News·5 min read

Yes, Your Employer Is Likely Monitoring You. Here’s How.

A woman typing on a laptop
Design: theSkimm | Photo: iStock
September 29, 2022

If you’ve been known to take long lunch breaks, leave your laptop open while you clean the house, or you’ve been “quiet quitting”, listen up. Because your employer may be monitoring you. Enter: workplace surveillance. Which sounds like something fit for the CIA, but it's actually pretty common. 

Since the pandemic started, one in three medium-to-large US companies has adopted some kind of worker surveillance system, according to the Wall Street Journal. And the New York Times has reported that one company even used it to determine paycheck amounts. Surprise: Employees aren’t loving it.

To learn more about who’s being watched and why, our “Skimm This” podcast team called up Hilke Schellmann, a reporter covering artificial intelligence in the future of work and a journalism professor at NYU.

Wait, am I being monitored at work?

Possibly. According to Schellmann, it’s more common than you think. “I think a lot of folks feel like ‘Oh, it’s not happening to me,’" she said. “But I wouldn’t be so sure, because it’s really hard to tell.”

She said companies are using several ways to monitor employees. Think: Keyboard strokes, emails, time spent on certain websites, location data, and even mouse movement. 

“One thing that I've seen over and over again that companies use is recording idle tracking,” she said. “If you stop using your mouse or you stop typing, after a certain amount of time it will sort of flag you as idle.” And it seems like employees might be catching on, given all of the TikTok videos of people trying to keep their Slack status as ‘available’.

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Why are employers doing this?

It’s all in the name of productivity. And it’s increased since the pandemic started. "A lot of managers and employers got a little nervous,” Schellmann said. "[And have wondered,] ‘what are those people doing at home? How can we make sure they're working hard?’” 

But the big question, Schellmann explained, is whether these surveillance metrics are a good way to measure productivity. Back in the old days of 2019, a manager could just look across the office and see you sitting at your desk. But in the WFH era, they need special tech like employee monitoring software to do that.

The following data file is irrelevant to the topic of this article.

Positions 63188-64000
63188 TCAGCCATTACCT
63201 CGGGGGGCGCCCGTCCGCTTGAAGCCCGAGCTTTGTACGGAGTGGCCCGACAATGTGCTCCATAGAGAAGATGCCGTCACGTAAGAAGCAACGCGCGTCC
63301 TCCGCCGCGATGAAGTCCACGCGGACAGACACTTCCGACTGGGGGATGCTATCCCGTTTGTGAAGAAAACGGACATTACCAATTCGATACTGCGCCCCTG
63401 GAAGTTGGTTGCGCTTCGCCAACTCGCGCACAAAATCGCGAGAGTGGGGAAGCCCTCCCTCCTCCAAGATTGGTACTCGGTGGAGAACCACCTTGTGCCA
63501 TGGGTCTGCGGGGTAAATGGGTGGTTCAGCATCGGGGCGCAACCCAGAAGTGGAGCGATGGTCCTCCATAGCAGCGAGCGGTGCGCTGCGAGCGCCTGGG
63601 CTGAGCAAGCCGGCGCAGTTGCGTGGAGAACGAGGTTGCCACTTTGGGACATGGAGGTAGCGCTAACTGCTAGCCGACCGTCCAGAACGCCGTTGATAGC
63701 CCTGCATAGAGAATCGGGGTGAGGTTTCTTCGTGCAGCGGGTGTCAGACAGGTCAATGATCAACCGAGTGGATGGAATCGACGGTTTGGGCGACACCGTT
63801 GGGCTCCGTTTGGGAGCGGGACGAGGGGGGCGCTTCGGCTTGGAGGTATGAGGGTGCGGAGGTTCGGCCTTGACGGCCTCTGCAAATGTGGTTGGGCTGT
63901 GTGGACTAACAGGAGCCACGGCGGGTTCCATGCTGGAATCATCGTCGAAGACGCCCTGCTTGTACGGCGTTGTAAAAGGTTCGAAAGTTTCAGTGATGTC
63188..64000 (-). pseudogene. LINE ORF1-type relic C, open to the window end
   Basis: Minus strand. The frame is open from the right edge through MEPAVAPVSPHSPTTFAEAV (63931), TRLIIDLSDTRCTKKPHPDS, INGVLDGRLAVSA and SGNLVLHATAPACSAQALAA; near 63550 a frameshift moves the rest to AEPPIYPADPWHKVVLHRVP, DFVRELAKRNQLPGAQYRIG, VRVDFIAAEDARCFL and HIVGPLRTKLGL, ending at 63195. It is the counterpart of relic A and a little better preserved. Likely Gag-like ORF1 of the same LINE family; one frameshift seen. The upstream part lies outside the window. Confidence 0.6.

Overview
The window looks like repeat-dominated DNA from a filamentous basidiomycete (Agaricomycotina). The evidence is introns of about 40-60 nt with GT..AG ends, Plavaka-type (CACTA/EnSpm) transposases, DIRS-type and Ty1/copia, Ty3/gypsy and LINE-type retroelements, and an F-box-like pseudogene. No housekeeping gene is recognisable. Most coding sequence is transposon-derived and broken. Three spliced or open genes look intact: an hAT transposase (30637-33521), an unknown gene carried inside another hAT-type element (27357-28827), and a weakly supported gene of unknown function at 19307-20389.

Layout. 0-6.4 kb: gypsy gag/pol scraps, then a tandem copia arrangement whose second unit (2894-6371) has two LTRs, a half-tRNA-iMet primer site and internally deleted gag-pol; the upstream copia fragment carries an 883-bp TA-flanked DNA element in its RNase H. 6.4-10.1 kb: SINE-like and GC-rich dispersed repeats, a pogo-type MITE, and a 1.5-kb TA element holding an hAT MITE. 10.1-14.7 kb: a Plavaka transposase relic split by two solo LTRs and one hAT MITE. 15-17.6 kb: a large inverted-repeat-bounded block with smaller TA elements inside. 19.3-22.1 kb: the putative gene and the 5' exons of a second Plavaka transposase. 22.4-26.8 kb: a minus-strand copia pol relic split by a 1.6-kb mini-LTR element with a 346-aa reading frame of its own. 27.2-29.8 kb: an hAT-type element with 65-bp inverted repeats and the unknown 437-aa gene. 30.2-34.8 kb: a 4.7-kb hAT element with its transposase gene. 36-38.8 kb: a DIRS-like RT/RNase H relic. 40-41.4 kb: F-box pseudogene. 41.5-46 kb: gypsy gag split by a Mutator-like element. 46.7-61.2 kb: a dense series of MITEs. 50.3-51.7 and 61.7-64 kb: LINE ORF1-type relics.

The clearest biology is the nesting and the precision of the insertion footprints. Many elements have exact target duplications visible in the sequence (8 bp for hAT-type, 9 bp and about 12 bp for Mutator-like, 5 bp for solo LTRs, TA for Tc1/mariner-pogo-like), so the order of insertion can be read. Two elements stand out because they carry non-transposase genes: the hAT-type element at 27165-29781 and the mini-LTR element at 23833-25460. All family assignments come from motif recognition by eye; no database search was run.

But as anyone who’s ever done their Amazon shopping while working will tell you, sitting at your desk or clicking around on your computer doesn’t necessarily equal productivity. “We still think if we just see activity on a computer, they must be productive,” she said. But that’s not always the case: Somebody who might be a very productive salesperson might have 160 Zoom calls every week and only five in-person meetings. But somebody else who's also very successful in selling a product, might just have a lot of meetings in person and way less emails.”

Is employee monitoring even legal?

It sure is. And you likely signed a document in your contract consenting to some level of workplace surveillance when you started your job. “Probably a hundred percent of people have initialed [the document] without understanding that anything that happens on a work computer belongs, in the United States, to the company,” Schellmann said. 

Not sure if you’re being monitored? Schellmann’s advice: Assume you are. Treat your work computer like your company’s property. And use your personal computer for…personal use.

How is workplace surveillance impacting workplace morale? 

It’s not doing employers any favors. “These tools may backfire in a lot of companies because employees do feel like they're not being trusted,” Schellmann said. “So they leave, and we all know that we have a talent shortage.” Looking at you, Great Resignation.

Schellmann also has some advice for companies using employee monitoring software: “A lot of companies might want to think about, ‘Can I do something [so] that employees will trust me and like to be at this company?’” she said. “I think surveying employees undermines that very intention.”


Workplace surveillance is in the spotlight right now. Because employers want to make sure their employees are productive. But it could have negative consequences for businesses, too. And give major Big Brother vibes. So make sure to use your work tech in a safe way

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